'Crash' shows Los Angeles as a racially mixed city about to explode.
By JACK MATHEWS
NEW YORK DAILY NEWS
In the opening moments of writer-director Paul Haggis' recently released "Crash," we hear the tired voice of a man bemoaning the lack of routine human contact in the road culture that is Los Angeles.
"In L.A., nobody touches you," the man says. "We miss it so much we crash into each other just so we can feel something."
As a native of Los Angeles and latecomer to New York, I think this wail of nostalgia for casual contact seems very curious. After a few hundred rear-end collisions, shoulder blows, tripped feet and near misses with bicyclists, contact on the sidewalks of New York is not something I would expect to miss.
But I know what the speaker means. Los Angeles is not like metropolitan cities in the North and East where most of its critics reside. It has no seasons, no high culture and no sense of its own history. Its people are loopy and shallow, given to flash fads and sun worship. You can't walk anywhere.
These are the things I learned about my hometown while growing up there in the postwar years. It was amazing how freely outsiders -- especially those who intended to stay -- condescended toward the people who had beaten them there.
Underneath it all
Of course, the la-la land label is about as accurate a reflection of L.A.'s current mind-set as photos of its one-time carpet of citrus orchards are a reflection of its landscape. And Haggis, a transplanted Canadian coming off an Oscar nomination for his script for "Million Dollar Baby," rips that label apart with "Crash."
His movie is a seismograph of a city undergoing convulsive change. Using a series of overlapping vignettes, "Crash" brings to the surface racial pressures that have been building for decades and may be about to blow.
The racist attitudes depicted in "Crash" are the obvious sorts of cliches and stereotypes. But they're delivered at odd angles. The black LAPD cop (Don Cheadle) speaking in the opening scene insults his Hispanic girlfriend by wondering how immigrants from Mexico and Central America had come to agree to park their cars on their lawns. Later, she gets into a screaming match with an Asian woman, mocking the way she pronounces her Rs and Ls.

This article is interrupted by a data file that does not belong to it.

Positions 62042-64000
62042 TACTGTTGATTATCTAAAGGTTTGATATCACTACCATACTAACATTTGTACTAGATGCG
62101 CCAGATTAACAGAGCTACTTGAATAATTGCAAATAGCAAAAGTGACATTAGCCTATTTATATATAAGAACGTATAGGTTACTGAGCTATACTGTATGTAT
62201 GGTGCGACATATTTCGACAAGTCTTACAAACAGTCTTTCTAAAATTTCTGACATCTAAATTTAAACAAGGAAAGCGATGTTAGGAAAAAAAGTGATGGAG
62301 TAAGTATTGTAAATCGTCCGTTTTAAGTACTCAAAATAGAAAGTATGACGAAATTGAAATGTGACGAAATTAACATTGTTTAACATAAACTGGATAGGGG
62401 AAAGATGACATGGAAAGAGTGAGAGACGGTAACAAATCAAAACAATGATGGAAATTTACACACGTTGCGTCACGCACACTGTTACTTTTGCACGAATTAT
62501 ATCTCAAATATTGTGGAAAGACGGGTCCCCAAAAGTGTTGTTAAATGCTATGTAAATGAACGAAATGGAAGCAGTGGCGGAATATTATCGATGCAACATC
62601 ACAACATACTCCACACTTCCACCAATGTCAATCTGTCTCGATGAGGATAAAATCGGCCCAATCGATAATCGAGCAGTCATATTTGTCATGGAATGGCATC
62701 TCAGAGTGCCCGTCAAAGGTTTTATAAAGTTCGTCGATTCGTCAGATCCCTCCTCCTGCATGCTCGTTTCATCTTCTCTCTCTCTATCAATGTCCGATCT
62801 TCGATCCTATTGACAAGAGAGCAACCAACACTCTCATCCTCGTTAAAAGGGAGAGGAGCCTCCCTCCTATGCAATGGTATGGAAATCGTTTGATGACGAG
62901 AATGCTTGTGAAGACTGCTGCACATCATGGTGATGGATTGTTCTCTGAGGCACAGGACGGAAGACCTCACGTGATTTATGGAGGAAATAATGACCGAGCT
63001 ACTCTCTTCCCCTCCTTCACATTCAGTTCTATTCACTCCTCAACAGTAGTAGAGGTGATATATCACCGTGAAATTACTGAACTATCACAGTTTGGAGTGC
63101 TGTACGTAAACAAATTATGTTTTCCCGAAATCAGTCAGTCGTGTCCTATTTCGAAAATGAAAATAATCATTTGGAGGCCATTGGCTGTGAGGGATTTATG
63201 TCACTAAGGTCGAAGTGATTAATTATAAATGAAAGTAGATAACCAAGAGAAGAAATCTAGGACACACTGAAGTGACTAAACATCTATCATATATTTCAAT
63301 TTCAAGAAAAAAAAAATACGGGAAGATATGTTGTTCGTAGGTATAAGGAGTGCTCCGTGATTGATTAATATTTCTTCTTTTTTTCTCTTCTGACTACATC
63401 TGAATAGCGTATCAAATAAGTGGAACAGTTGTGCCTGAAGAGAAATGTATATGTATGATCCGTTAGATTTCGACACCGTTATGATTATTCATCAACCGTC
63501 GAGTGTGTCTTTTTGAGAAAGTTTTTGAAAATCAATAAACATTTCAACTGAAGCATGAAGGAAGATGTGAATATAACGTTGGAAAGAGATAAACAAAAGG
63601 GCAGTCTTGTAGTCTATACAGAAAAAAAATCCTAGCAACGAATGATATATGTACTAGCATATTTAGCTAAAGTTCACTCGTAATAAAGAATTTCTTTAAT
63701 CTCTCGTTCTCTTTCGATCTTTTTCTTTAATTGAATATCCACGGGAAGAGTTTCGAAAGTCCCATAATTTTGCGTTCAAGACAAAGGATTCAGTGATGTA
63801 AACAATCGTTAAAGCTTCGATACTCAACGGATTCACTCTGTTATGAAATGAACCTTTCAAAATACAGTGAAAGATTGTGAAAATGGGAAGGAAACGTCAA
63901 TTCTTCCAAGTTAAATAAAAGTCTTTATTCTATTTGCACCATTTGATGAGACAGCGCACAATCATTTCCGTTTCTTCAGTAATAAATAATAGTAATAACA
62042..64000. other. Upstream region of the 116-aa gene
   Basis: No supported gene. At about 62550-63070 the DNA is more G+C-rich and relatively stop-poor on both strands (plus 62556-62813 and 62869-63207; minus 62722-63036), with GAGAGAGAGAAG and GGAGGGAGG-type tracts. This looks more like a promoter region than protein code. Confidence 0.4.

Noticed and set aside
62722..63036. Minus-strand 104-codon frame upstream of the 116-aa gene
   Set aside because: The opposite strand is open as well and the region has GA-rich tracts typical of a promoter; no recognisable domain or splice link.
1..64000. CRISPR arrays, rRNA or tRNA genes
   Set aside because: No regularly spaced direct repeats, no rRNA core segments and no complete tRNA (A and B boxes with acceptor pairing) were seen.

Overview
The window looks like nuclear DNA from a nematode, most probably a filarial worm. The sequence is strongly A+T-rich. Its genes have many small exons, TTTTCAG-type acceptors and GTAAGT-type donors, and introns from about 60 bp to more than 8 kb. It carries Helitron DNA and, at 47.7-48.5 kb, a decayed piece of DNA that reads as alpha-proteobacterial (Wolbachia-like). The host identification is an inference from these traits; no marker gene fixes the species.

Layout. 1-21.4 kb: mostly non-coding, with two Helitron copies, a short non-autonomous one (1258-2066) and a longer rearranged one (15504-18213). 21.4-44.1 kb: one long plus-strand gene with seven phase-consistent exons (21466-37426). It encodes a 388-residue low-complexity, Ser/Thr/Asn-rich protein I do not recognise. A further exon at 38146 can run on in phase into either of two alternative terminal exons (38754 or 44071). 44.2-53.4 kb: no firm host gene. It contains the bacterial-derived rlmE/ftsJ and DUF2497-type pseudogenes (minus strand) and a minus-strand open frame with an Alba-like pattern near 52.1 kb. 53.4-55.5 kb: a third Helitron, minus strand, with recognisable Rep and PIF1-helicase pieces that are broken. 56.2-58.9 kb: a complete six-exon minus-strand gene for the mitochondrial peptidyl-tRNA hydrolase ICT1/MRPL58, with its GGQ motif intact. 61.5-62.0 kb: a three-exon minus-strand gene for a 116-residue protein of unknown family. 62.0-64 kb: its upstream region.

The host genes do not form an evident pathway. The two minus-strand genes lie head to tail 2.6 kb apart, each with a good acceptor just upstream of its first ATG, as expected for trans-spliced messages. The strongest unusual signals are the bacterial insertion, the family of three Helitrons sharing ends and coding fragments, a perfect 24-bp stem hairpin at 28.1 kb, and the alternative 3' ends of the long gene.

Most of the reviews I've read of "Crash" projected Haggis' view of L.A. to urban American life in general, and I think that misses the point. "Crash" is so specific to the racial realignment that has gone on in Los Angeles in the past 20 years -- with its massive influx of Central Americans, Middle Easterners and Southeast Asians -- that it seems almost a mistake that someone agreed to finance the movie.
When I was growing up, there was little racial pressure in L.A. because there was little integration. Blacks lived in Central L.A., Hispanics in East L.A., Jews in Boyle Heights, Asians in Chinatown, with a small enclave of Koreans west of downtown.
The '65 Watts riots sent up a plume of Mount St. Helens steam to warn the white majority about the building pressure in the inner city, but most of it continued to be contained in those communities.
But as Lawrence Kasdan captured so well in the 1991 "Grand Canyon," the borders protecting affluent whites on the West Side from the riffraff they feared began to fall. There's a great scene in that movie where a movie producer played by Steve Martin is accosted on his way to the studio by a black man demanding his Rolex. When the producer pleads with the man to take his car instead, he is shot.
The message: When you wear a watch worth more than your car, you do so at your own risk.
In 1993, Joel Schumacher's "Falling Down" took up the cause of an unemployed defense worker (Michael Douglas) who snaps one day and goes on a violent spree throughout the city, taking out his anger on the blacks, Latinos and Asians he blames for his downscaled life. "Falling Down" was a hideous bit of exploitation filmmaking, but it certainly struck a chord with like-minded Angelenos.
"Crash" is sometimes too broad and simplistic in its approach, and the idea of having crashing cars represent our need for contact is more than a little silly. But the dialogue and conflicts in it grab you by the shoulders and give you a good shake. That's enough touch for me.